Location: Glasserie, 95 Commercial St., Greenpoint, Brooklyn
What we ate: A family-style mezze feast
Best-selling cookbook author Daphne Oz is used to regularly breaking bread with celebrity chefs Mario Batali and Michael Symon on their daily roundtable TV show The Chew. That’s not to mention a host of other all-star guests that regularly cooks and eats with the cast and her famous dad, Dr. Oz, who has his own very strict ideas about diet and healthy foods.
So it’s no wonder I have a bit of anxiety thinking about what food I should order when I meet her for brunch. Fortunately, there was no need to worry. As soon as I sit down (albeit a few minutes late, thanks to a creeping subway train), she informs me that she has taken the liberty of ordering for us. Relieved, I’m happy to be in her capable hands.
I’m even happier when I find out what we’re eating. Glasserie, the Mediterranean restaurant in Greenpoint, Brooklyn, that she chose for our meal, offers a family-style mezze feast. The table is soon filled with an array of small dishes filled with different delicacies like baba ganoush, hummus, labneh with fresh tomatoes, harissa-marinated kohlrabi salad, charred-corn salad, house olives and pickles, egg salad with salmon roe, carrot tahini, and fresh melon with mint—all perfect for a relaxed and friendly brunch. “I wish every restaurant would serve me 400 different little bites of everything on the menu,” she says.
I choose, on her recommendation, to add a spicy tomato and egg shakshuka-like breakfast stew. With a laugh, she confesses that she almost ordered the dish for us while she was waiting, “But I thought it might be presumptuous…a little bit.”
And then there is the bread. She ordered both the flat bread and a griddle bread, which “is like a fried croissant dough,” she says. “It’s so freaking delicious.” Both are the perfect vehicle for healthy spoonfuls of various spreads and salads. It’s truly a tasty start to the weekend, and the shared dishes give our conversation an intimacy that generally only comes with years of friendship.
I tell her how I imagine this is how she starts every morning with her fellow Chew members. While there are frittatas and oatmeal on the set, Oz, in fact, usually begins her day by whipping up a big goat-yogurt smoothie with frozen fruit, avocado and spinach for herself and her two young children. She doctors her portion with a bunch of nutritional supplements. “It’s one of those insurance-policy meals where it’s like just in case the rest of the day is nutritionally devoid, here’s my gold star for the morning,” she explains. But she admits she may overdo it a bit. “I’m like a marketer’s dream,” she jokes. “I’ve gotten really into all these different supplement powders that are for energy and immunity and collagen production.”
She has skipped the smoothie today for our meal. Given the location of Glasserie, right on the water in an old glass factory at the northwest tip of Brooklyn, I assume that Oz lives in the neighborhood in one of the new luxury buildings that have sprouted up across the borough. Surprisingly, she and her family live in Midtown, and she has traveled across the East River simply because she loves Glasserie that much.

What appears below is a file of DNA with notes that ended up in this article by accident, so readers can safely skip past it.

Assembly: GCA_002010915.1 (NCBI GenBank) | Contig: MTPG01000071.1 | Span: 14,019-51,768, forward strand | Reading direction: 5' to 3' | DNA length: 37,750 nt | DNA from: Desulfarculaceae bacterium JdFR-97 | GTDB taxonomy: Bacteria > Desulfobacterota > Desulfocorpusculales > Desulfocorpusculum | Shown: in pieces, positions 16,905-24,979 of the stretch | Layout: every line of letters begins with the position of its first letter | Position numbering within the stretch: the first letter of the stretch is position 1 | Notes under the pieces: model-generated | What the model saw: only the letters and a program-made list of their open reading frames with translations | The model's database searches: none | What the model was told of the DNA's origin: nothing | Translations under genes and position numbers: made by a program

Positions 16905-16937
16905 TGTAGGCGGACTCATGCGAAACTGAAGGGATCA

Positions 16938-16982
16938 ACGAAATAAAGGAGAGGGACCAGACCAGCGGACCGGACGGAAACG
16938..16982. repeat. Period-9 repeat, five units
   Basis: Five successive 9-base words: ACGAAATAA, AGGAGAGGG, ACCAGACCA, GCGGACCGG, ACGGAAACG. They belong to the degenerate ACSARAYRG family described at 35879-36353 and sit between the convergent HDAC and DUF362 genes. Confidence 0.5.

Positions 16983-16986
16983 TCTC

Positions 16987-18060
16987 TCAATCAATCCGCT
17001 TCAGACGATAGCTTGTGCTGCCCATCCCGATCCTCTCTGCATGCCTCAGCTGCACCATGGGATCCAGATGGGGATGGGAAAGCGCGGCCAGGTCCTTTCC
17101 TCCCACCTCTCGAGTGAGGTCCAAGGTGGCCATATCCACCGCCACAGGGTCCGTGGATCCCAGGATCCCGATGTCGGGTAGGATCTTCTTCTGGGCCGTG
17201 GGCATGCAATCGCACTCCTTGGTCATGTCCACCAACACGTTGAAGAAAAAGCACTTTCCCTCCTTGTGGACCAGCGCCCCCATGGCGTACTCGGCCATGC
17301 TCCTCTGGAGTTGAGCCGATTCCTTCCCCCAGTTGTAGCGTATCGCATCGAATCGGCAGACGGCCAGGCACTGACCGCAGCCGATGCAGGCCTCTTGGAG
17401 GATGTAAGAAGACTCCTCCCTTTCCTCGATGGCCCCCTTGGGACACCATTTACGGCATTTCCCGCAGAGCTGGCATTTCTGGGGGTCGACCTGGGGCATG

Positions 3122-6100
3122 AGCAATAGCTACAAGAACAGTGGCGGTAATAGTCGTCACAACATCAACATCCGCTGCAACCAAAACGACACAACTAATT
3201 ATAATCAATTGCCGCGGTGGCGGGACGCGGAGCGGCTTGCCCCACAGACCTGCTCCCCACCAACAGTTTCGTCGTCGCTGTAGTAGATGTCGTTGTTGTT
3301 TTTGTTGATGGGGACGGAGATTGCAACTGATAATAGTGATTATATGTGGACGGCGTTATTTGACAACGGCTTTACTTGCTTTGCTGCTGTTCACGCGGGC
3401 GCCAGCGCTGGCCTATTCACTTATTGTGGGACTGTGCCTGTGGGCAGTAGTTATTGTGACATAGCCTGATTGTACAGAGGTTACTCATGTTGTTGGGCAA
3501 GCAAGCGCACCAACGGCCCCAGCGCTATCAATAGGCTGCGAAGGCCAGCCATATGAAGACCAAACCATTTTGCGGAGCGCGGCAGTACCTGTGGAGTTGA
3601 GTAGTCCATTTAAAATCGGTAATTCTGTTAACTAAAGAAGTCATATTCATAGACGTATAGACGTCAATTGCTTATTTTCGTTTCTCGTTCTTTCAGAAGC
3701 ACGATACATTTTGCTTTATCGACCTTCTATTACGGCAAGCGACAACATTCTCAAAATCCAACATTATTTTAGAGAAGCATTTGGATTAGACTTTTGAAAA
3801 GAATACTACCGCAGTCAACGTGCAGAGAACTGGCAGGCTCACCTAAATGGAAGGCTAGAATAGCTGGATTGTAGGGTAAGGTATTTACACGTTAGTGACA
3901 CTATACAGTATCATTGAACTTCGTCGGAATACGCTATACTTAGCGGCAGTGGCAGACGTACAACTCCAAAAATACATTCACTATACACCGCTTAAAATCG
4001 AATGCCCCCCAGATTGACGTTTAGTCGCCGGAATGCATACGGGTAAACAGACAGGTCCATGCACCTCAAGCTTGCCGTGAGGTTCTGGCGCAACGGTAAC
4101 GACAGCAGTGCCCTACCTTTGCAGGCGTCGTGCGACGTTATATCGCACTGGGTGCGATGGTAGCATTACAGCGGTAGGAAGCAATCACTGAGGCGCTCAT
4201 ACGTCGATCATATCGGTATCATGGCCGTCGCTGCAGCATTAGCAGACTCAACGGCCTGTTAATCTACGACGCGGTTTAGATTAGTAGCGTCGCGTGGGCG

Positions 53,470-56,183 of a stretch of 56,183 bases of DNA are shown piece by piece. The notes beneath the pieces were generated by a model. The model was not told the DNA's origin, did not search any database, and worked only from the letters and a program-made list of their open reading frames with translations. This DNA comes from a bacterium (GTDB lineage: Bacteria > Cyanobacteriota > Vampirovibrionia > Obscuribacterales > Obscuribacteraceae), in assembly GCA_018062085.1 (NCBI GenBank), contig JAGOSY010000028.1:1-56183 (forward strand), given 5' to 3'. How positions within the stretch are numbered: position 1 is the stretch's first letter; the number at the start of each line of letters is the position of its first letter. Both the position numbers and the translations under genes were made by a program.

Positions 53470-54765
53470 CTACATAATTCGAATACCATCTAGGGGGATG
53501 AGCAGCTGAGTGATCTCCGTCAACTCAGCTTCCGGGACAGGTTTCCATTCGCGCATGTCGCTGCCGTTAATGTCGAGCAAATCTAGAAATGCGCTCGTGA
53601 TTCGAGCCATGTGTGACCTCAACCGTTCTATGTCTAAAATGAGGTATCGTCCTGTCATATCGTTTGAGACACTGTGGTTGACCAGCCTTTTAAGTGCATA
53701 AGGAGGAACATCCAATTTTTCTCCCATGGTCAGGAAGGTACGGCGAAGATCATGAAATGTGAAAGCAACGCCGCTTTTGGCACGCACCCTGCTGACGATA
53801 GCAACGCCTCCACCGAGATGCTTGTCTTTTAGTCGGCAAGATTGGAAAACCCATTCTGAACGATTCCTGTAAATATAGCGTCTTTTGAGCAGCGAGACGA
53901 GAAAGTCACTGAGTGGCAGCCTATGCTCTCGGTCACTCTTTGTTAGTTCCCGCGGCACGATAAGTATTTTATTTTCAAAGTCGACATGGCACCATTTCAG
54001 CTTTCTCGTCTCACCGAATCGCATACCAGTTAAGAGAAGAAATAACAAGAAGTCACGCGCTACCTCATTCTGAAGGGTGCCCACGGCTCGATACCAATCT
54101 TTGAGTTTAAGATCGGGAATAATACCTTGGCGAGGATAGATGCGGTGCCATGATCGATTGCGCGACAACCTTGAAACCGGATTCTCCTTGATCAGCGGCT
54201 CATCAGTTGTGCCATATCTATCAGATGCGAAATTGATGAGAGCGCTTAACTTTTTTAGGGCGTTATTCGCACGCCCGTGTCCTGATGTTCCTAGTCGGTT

Originally, her book agent had tipped her off to the establishment, since “My father’s family is from Turkey and I was saying I love Middle Eastern and Mediterranean cuisine,” she says. After a dinner date at Glasserie with her husband, the couple was hooked. “We come back a lot.”
Speaking of her famous father, do people ever refer to him as Daphne’s dad? Not quite yet. “[But] I think people probably give him a lot of hell because they’re like, ‘Do you know what your daughter ate on The Chew today?’ Which I’m sure he’s fine with,” she says with a smile. “It’s definitely a fun ride to be on together.”
Glasserie’s communal nature certainly made sense for our meeting, since her brand-new book, The Happy Cook: 125 Recipes for Eating Every Day Like It’s the Weekend, grew out of her love of cooking with her extended family (she is the eldest of four). The book is dedicated to her mother and grandmother: “The original happy cooks, around whose dinner tables I will always be in paradise.”
“I grew up around my grandmother’s kitchen island and hanging out in there,” she recalls, referencing her childhood in suburban New Jersey (“the exotic cultural mecca of America”). “We have the exact same replicated experience in my parents’ house now. I’ve always loved being part of a big family. I kind of thrive in the chaos of that a little bit.”
Her family’s meals sound a bit like the atmosphere on her TV show, including lots of chatting and lots of cooking. However, there is one big difference: “On The Chew, I’m the kid sister,” she says. “I’ve never been in that role.”
By the end of the meal, we’ve settled into our own comfortable chat about our families and raising kids in New York. And amazingly, in this day and age, neither of us has been checking our phones. When she finally looks at the time, she realizes that she has stayed nearly 30 minutes later than she had originally planned.
She darts out of the restaurant and into a waiting car that whisks her to her next appointment. I’m left wondering if it’s too late to claim the doggie bag of leftovers.